A Notice of Deficiency is an official notice from the IRS that is sent to you via certified mail, return receipt requested. This is a very important document that should not be ignored in any fashion. The Notice of Deficiency tells you that the IRS has determined that you have additional unpaid tax liabilities, including penalties and interest, and that the IRS plans to assess these unpaid taxes against you. The IRS can also issue a Notice of Deficiency in the event you have not filed a tax return for one or more years.
If the amount listed in the Notice of Deficiency is small enough, you may decide to pay the alleged deficiency, thereby resolving your IRS problem. However, if the amount listed on the Notice of Deficiency is incorrect, a Petition, which is another name for a lawsuit, can be filed against the IRS in the United States Tax Court.
There are two types of Petitions that can be filed against the IRS in the United States Tax Court, an “S” case or a regular case. If the proposed liability including penalties (but not including interest) is $50,000.00 or less for each year, and if it is a deficiency case, then you can elect to have your case treated as a small tax case, also known as an “S” case. If your case is a collection case, the total unpaid tax liability, including penalties and interest, for all years cannot exceed $50,000.00 if you want your case to be treated as an “S” case. “S” cases are less formal than regular cases and the Federal Rules of Evidence are more relaxed. However, there is no right to Appeal any adverse decision in an “S” case. If the proposed liability does not meet the “S” case criteria, or if you would prefer to have the opportunity to Appeal any adverse decision, you can choose to have your case heard as a regular case before the United States Tax Court.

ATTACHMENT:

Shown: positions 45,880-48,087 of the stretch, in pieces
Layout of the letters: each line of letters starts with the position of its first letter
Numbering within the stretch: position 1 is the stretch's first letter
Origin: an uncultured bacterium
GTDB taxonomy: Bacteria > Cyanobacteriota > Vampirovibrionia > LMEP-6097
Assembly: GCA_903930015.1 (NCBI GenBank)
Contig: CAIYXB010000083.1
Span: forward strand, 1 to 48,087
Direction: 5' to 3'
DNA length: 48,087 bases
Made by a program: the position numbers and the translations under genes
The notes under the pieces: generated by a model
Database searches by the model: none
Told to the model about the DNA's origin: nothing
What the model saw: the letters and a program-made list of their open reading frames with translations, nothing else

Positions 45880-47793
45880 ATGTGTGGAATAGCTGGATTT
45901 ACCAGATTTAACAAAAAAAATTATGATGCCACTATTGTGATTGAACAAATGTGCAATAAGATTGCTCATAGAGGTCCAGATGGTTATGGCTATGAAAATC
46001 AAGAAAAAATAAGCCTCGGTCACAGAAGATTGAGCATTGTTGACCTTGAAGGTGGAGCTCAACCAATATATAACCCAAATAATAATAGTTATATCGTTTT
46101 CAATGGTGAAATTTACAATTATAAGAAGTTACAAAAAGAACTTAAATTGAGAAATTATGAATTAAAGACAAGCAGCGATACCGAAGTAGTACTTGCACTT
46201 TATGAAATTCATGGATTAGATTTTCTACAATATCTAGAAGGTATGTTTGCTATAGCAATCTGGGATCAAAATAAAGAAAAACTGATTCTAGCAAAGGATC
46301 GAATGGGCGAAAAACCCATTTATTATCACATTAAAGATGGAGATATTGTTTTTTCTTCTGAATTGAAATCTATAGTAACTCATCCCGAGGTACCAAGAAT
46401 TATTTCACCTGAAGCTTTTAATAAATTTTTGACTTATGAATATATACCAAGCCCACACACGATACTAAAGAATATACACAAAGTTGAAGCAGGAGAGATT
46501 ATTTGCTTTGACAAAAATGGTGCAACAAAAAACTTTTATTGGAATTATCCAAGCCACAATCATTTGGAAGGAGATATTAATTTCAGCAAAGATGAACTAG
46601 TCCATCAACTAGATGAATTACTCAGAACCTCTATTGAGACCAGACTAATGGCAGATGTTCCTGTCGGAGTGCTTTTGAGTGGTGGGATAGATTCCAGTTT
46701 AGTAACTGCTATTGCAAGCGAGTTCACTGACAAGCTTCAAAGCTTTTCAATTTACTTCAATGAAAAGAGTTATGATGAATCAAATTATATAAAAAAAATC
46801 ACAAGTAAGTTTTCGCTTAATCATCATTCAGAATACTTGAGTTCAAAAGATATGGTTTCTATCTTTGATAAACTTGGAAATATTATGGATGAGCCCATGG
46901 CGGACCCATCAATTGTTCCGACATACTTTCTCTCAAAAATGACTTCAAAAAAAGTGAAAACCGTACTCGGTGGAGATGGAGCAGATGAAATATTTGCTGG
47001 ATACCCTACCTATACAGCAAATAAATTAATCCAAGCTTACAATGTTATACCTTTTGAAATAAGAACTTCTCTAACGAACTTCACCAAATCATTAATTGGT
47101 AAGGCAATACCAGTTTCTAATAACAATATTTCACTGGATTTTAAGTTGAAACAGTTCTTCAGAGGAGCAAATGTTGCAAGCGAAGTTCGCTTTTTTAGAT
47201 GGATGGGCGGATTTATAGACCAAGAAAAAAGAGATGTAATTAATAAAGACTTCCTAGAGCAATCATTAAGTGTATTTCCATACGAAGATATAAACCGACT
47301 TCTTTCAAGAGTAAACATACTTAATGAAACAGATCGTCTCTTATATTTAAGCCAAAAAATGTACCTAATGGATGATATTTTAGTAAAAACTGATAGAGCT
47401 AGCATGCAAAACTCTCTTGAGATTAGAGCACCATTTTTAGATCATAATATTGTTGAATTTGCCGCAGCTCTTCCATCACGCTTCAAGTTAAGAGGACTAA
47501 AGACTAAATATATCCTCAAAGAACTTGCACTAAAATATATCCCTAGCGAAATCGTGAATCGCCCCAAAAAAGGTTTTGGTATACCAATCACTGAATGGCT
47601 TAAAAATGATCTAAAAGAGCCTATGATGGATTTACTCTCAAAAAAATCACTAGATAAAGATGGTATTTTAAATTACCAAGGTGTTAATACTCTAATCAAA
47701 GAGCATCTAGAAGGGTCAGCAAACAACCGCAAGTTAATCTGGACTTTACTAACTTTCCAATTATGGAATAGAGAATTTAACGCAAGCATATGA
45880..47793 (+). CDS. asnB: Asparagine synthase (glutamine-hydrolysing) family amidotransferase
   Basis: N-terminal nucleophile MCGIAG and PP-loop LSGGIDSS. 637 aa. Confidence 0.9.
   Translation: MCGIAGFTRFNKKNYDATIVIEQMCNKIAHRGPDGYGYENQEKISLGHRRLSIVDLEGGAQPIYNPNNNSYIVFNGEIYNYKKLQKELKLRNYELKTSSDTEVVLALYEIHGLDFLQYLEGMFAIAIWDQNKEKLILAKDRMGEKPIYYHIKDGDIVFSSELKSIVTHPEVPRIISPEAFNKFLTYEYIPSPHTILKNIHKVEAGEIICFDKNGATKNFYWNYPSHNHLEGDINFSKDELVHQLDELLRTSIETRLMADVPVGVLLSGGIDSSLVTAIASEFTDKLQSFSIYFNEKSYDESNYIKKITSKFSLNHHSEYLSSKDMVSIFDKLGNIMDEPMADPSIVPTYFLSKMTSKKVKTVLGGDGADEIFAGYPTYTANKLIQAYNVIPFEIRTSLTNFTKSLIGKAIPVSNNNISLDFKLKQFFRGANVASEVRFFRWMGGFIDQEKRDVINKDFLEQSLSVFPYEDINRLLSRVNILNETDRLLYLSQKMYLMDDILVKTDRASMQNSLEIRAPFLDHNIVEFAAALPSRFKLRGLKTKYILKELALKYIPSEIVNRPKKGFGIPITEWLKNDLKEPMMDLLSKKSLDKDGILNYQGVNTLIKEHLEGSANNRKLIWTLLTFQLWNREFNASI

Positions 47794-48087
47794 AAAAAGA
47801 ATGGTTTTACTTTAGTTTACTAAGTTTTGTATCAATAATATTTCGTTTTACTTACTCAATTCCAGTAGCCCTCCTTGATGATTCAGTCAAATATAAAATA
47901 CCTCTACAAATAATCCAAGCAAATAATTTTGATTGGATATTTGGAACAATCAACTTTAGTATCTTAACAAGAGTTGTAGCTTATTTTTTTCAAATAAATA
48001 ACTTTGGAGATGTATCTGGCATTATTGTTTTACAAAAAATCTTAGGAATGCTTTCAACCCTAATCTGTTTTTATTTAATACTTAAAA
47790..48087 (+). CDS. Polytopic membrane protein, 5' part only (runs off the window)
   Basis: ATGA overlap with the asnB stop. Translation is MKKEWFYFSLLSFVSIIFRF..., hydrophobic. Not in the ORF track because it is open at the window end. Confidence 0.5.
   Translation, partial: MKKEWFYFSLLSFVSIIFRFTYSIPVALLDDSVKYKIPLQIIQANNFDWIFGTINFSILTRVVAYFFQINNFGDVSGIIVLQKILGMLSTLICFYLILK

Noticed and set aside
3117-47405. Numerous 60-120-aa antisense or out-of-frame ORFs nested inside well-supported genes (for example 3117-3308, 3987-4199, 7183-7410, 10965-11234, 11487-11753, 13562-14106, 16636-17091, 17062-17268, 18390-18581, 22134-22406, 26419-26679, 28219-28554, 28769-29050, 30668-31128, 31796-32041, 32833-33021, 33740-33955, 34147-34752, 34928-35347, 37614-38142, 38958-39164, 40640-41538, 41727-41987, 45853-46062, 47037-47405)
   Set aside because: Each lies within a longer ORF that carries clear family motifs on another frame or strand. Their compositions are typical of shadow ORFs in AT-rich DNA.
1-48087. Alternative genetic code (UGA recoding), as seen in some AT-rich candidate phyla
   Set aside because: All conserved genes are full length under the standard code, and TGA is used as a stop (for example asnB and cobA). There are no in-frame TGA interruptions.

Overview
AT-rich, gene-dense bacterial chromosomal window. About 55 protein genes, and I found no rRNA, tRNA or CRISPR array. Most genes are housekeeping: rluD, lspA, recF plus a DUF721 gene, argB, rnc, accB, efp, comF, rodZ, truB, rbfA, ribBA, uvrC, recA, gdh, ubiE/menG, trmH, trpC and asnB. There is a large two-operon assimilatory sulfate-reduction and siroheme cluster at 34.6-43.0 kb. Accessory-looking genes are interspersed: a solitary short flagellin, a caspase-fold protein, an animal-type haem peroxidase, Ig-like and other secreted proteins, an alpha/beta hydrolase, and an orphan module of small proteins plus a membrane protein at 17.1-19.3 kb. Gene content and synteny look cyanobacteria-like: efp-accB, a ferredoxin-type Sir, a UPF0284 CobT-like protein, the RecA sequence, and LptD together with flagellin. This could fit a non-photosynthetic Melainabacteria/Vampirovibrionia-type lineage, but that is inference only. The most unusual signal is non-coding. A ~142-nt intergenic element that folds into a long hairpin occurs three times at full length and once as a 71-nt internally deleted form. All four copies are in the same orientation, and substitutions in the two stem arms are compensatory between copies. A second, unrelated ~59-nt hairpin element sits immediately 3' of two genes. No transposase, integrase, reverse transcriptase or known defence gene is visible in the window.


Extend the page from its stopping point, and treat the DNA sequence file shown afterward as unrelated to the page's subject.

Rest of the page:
A Notice of Deficiency requires the filing of a Petition in the United States Tax Court within 90 days of the date listed on the Notice of Deficiency. Because the United States Tax Court is a legislative court as opposed to a constitutional court, the jurisdiction of the United States Tax Court is strictly limited to that 90 day period. If you do not timely or properly file a Petition in the United States Tax Court within the 90 day period, the United States Tax Court cannot hear your case.
If you have received a Notice of Deficiency from the IRS, please immediately call IRS Trouble Solvers, LLC. When he was an attorney for the IRS, Mr. Sheehan regularly represented the United States government in the United States Tax Court. Since leaving the government in 1991, tax lawyer Patrick T. Sheehan has successfully represented many taxpayers before the IRS in the United States Tax Court.
If you have received a Notice of Deficiency from the IRS, immediate action is required. The IRS Trouble Solvers™ stand ready to assist with your Notice of Deficiency. Call Us Before the IRS Calls You!®